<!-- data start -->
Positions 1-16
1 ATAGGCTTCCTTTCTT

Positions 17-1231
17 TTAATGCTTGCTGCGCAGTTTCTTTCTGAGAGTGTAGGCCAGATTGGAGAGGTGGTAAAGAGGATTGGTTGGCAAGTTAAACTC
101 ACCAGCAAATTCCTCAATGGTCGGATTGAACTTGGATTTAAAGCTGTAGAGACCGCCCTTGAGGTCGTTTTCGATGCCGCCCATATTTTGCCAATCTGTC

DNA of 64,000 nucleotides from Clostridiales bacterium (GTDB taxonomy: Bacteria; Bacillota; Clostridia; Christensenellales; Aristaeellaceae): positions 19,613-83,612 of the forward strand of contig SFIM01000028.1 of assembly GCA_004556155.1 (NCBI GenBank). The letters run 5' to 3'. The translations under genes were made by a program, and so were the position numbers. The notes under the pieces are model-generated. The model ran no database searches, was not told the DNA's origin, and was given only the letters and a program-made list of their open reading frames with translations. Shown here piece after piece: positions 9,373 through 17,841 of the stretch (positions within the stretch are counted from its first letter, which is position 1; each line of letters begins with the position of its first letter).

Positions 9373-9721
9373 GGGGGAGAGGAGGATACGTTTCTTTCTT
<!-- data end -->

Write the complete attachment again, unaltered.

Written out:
Positions 1-16
1 ATAGGCTTCCTTTCTT

Positions 17-1231
17 TTAATGCTTGCTGCGCAGTTTCTTTCTGAGAGTGTAGGCCAGATTGGAGAGGTGGTAAAGAGGATTGGTTGGCAAGTTAAACTC
101 ACCAGCAAATTCCTCAATGGTCGGATTGAACTTGGATTTAAAGCTGTAGAGACCGCCCTTGAGGTCGTTTTCGATGCCGCCCATATTTTGCCAATCTGTC

DNA of 64,000 nucleotides from Clostridiales bacterium (GTDB taxonomy: Bacteria; Bacillota; Clostridia; Christensenellales; Aristaeellaceae): positions 19,613-83,612 of the forward strand of contig SFIM01000028.1 of assembly GCA_004556155.1 (NCBI GenBank). The letters run 5' to 3'. The translations under genes were made by a program, and so were the position numbers. The notes under the pieces are model-generated. The model ran no database searches, was not told the DNA's origin, and was given only the letters and a program-made list of their open reading frames with translations. Shown here piece after piece: positions 9,373 through 17,841 of the stretch (positions within the stretch are counted from its first letter, which is position 1; each line of letters begins with the position of its first letter).

Positions 9373-9721
9373 GGGGGAGAGGAGGATACGTTTCTTTCTT